Large promotional map of Hoquiam, near Gray's Harbor, Washington, published at the end of the Roaring 20s.
The map was published shortly after the first paper pulp mill was established in the area, during a period when the population of Hoquiam rose from 2,608 in 1900 to about 16,000 at the start of the Great Depression. Notably, between the time of the publication of this map and the census of 1930, roughly 25% of the population had already left Hoquiam.
The map includes a fine image of the subdivisions, public transit lines, railroads and of course the bustling waterfront, where lumber, shingle, pulp and other businesses are shown. At the far southwest along the waterfront, several proposed waterways are shown, Number 1, Number 3 and Number 4, in anticipation of future growth which would soon fade away with the Crash of 1929 and the Great Depression.
On the verso is a map of Gray's Harbor County and a series of photos of the area.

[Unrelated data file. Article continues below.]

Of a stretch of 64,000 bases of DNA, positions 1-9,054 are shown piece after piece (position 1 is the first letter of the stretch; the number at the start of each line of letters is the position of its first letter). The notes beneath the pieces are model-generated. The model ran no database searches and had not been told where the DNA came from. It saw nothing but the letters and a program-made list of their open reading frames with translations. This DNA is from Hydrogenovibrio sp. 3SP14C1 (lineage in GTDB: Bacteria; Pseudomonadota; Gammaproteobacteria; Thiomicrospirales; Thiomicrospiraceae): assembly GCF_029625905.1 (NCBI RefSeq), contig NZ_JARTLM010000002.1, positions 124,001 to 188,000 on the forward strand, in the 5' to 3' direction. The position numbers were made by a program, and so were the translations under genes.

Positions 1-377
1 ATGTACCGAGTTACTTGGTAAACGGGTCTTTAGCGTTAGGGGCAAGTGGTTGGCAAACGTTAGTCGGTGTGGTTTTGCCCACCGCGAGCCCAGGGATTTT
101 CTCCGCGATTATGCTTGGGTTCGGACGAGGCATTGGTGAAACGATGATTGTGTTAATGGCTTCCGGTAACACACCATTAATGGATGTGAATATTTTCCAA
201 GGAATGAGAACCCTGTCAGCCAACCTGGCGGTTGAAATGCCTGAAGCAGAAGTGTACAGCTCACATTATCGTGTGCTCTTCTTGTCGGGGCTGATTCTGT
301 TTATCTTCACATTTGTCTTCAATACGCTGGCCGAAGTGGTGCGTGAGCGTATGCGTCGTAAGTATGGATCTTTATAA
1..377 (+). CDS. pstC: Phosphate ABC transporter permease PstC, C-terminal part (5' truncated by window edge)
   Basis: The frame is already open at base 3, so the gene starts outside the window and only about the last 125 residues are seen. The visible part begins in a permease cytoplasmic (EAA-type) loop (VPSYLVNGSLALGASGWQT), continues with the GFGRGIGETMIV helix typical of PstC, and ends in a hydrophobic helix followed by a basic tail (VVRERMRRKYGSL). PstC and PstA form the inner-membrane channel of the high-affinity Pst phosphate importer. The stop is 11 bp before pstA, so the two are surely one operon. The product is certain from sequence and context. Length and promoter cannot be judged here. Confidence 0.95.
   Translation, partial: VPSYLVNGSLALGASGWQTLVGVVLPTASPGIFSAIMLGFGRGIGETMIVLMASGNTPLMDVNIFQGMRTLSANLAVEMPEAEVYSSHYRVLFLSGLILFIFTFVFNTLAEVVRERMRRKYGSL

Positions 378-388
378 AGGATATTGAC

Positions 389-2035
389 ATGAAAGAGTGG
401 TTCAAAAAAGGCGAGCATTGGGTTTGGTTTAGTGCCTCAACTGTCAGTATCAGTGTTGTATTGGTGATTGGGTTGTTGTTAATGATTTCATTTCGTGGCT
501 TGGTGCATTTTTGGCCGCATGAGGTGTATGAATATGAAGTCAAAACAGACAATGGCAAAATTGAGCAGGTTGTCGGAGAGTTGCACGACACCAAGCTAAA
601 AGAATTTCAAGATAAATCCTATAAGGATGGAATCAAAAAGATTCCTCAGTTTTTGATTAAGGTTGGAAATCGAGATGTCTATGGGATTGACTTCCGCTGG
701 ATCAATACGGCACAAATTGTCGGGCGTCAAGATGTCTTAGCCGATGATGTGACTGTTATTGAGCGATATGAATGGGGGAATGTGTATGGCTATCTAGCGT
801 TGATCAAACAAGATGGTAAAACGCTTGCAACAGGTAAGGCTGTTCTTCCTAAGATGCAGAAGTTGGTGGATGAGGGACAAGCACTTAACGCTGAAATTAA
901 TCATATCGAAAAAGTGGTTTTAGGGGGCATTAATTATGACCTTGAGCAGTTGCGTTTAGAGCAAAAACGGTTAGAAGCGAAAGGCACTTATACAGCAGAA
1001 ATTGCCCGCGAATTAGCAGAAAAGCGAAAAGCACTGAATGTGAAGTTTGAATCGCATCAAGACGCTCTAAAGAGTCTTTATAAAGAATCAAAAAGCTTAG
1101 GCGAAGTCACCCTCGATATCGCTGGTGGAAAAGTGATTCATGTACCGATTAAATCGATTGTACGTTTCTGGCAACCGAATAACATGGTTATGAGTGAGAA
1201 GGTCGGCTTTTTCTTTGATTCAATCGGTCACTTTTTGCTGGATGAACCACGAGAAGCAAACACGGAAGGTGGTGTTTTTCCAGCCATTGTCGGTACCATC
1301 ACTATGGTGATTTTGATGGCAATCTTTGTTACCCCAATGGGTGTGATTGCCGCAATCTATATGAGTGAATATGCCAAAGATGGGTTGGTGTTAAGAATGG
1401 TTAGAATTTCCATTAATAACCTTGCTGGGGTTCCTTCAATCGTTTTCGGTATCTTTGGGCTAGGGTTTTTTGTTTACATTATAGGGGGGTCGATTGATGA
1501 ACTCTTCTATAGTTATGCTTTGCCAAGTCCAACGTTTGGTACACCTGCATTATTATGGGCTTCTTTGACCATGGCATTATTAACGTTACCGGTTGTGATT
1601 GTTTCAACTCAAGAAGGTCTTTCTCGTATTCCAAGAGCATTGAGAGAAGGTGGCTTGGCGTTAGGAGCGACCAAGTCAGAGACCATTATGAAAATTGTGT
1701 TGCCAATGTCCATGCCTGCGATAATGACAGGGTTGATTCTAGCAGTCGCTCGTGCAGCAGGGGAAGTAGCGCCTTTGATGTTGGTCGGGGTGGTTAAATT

Hoquiam's history begins with the logging industry in Washington and later with the production of paper pulp.
The earliest operation in the area was established by Ed Campbell in 1872. About 10 years later, Captain Asa M. Simpson, a Pacific Coast mariner and businessman in the lumber industry from San Francisco, provided the financing for the Northwestern Mill. In 1881, Simpson sent his manager, George Emerson, to Hoquiam to establish a mill there, and Emerson purchased 300 acres for the new mill and lumber operation. By September 1882, the Simpson mill was producing its first lumber products.
In 1886, Captain Simpson merged his mill with the Miller Brothers mill, also located in Hoquiam, and named it the Northwest Lumber Company The mill was later renamed the Simpson Lumber Company, and retained that name until 1906.
The extension of the railroad from Aberdeen to Hoquiam, beginning in 1898, contributed to the continued importance of logging and lumber in Hoquiam. In 1927, a pulp mill was established under the name of Grays Harbor Pulp Company. A year later, a Pennsylvania company- the Hammermill Paper Company- became interested in Grays Harbor Pulp Company. When the Pennsylvania company bought stock in the Grays Harbor Pulp Company, the Grays Harbor pulp Company built a paper mill and became the Grays Harbor Pulp & Paper Company.